Rearing of entomopathogenic nematodes
Last instar larvae of G. mellonella was used to rear the EPNs for experiments. Ten larvae were placed into a 6-cm diameter small Petri dishes with lined Whatman paper soaked with distilled water. A suspension of infective juveniles of either nematodes were then applied on the G. mellonella larvae. The lid of the Petri dishes were wrapped by a parafilm and placed in the incubator at 20–23 °C. Larval mortality was controlled frequently. Infective EPN juveniles were obtained from infected G. mellonella larvae using the “White trap” method (White 1927). Obtained larvae were placed in culture flasks and kept in a refrigerator at + 10 °C. In order to prevent the nematodes from losing their activity, the same process was repeated by infecting new G. mellonella larvae every 1–2 months and thus the cultures were renewed in Nematology Laboratory.
Rearing of codling moth 1st instar larvae
Codling moth 1st instar larvae used in experiments were reared at 25 ± 1 °C, 65% R.H. with a 16L: 8D photoperiod conditions in a climate cabinet. Fifty adults were released in 2 L plastic container containing an adult diet of cotton soak with honey and water supply from a piece of sponge inserted into a container. A polyethylene sheet was placed on the bottom for oviposition and wet pieces of clothes for keeping moisture both side of the container. Adults laid eggs on polyethylene sheets. The eggs were hatched after approximately 5–6 days. Same day hatched larvae on polyethylene sheets were transferred by the help of a brush to artificial larval diets in Petri dishes. Artificial diet was bought from Southland Products Incorporated, USA. Codling moth is mass rearing in Entomology Laboratory.
Laboratory bioassays at different concentrations of EPNs
All laboratory studies were carried out under laboratory conditions (25 °C and 65% RH) using a 6-cm-diameter small Petri dish with artifical diet. Ten laboratory-reared first instar larvae of codling moth taken from the stock culture were placed in a new Petri dish in climate chamber. Four nematode concentrations (0, 25, 50, and 100 IJs/larva) were applied directly to the larvae by pipette (Fig. 1). Deltamethrin was used as a positive control. Larval mortality was calculated after 96 h. Laboratory studies were conducted 5 times for each concentrations per EPN species. There were ten of 1st instar larvae in each petri dish. The experiment was repeated 4 times under the same conditions on different dates.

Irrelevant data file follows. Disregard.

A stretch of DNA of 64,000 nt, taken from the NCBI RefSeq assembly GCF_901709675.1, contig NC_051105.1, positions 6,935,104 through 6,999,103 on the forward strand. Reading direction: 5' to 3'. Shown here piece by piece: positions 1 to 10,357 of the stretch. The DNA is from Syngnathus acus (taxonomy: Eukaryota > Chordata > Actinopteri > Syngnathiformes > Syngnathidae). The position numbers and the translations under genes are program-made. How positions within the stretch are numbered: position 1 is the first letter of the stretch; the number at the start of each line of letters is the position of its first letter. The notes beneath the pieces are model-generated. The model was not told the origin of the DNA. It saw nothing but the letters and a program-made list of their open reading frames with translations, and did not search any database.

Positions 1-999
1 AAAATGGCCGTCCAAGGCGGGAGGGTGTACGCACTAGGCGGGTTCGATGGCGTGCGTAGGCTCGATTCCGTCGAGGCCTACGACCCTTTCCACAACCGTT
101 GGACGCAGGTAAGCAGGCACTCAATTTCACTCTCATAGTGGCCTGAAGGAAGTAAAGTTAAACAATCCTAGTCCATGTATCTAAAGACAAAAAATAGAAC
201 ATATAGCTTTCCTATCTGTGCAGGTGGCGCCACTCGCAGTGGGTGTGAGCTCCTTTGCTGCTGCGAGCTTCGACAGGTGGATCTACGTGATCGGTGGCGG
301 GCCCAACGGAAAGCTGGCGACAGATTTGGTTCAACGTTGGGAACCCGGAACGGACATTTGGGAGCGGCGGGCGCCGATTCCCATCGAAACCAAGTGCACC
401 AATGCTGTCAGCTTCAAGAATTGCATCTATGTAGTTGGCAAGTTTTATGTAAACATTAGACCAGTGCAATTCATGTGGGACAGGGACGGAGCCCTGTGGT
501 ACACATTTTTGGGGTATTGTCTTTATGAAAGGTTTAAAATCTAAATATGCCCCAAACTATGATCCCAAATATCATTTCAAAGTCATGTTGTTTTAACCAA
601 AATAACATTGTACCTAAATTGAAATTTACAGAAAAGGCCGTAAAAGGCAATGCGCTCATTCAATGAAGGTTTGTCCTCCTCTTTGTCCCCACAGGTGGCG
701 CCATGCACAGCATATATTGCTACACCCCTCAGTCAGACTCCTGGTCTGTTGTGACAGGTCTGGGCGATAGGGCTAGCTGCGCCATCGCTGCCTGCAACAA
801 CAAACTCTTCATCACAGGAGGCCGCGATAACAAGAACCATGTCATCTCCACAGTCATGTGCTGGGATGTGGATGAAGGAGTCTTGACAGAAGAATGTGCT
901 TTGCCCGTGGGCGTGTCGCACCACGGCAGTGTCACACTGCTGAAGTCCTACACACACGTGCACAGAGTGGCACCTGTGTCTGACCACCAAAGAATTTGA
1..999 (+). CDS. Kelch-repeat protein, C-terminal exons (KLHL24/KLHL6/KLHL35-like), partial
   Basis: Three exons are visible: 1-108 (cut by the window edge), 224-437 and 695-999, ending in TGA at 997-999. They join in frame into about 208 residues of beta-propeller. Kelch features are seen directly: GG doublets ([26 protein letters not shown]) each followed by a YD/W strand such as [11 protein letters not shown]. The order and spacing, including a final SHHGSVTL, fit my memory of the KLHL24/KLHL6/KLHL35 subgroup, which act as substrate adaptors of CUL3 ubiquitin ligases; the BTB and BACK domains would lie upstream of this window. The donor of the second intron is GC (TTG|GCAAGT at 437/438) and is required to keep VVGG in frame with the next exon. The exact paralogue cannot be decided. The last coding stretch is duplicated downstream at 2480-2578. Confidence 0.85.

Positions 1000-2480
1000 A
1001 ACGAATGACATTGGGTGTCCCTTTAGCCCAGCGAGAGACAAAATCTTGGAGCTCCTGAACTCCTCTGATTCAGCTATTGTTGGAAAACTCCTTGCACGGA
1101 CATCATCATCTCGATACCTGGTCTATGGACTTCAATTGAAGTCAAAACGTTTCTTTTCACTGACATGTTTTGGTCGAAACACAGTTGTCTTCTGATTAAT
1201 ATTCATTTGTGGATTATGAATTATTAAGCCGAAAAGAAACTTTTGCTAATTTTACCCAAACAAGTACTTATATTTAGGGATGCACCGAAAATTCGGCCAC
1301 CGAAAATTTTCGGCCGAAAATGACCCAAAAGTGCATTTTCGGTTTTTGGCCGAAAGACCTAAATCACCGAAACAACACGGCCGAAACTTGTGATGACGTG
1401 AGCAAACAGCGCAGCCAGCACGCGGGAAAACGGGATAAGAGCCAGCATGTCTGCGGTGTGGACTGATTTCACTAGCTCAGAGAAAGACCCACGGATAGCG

Experiments were conducted at 24 ± 5 °C and 65% ± 5% RH under a 16 h light/8 dark cycle. Dead larvae were placed on a White trap and after a week, EPN larvae were obtained from infected codling moth larvae. Insect cadavers were examined in distilled water under a stereomicroscope.
All data were analyzed, using statistical program JMP 7. Statistical analyses were done using one-way ANOVA, followed by LSMeans Student’s t test to record the differences in the effects of different nematode species and concentrations on codling moth.
Results were evaluated after 96 h EPN inoculation on the codling moth larvae. The main factors (Nematode species and concentrations) were considered, examined. Their interactions were statistically significant. The mortality rates of all EPN species increased with increasing nematode concentration (p < 0.001).
Overall, all EPNs and positive control were highly effective than the negative control (water). As presented in Table 1, mortality rates caused by the nematode species had a general trend, i.e., their effects increased with increasing the nematode concentration. The mortality rate caused by Steinernema carpocapsae (Bakışlı) was significantly higher than the others; H. bacteriophora (11KG), H. bacteriophora (TOK-20), S. feltiae (ES-3) (p < 0.001).
Data presented in Table 1 show the susceptibility of C. pomonella larvae to nematode infection. S. carpocapsae applied at 100 IJs/larva concentration was the most effective, with a mortality rate (82.63%) compared to the other species. At the lowest concentration (25 IJs/larva), mortality was (54.74%) for this EPN isolate. All EPN species mortality rates’ range was significantly different among concentrations. There were significant differences on mortality rates caused by S. carpocapsae (Bakışlı 05) with increasing dose. S. feltiae (ES-3) ranked second, as its high mortality range namely 71.50%, 66%, and 40% at 100, 50, and 25 IJs/larva, respectively. S. carpocapsae and S. feltiae had similar effects at 50 IJs/larva concentration. Concentrations of 25, 50, and 100 IJs/larva of H. bacteriophora (11KG) caused 44.44, 61, and 68% mortality rates, respectively. H. bacteriophora (TOK-20) caused the least mortality rate on codling moth larvae at the 25, 50, and 100 IJs/larva concentrations, where recording 28.50, 43.50, and 53.50% mortalities, respectively. A few mortality was recorded in negative control treatments in all replicates.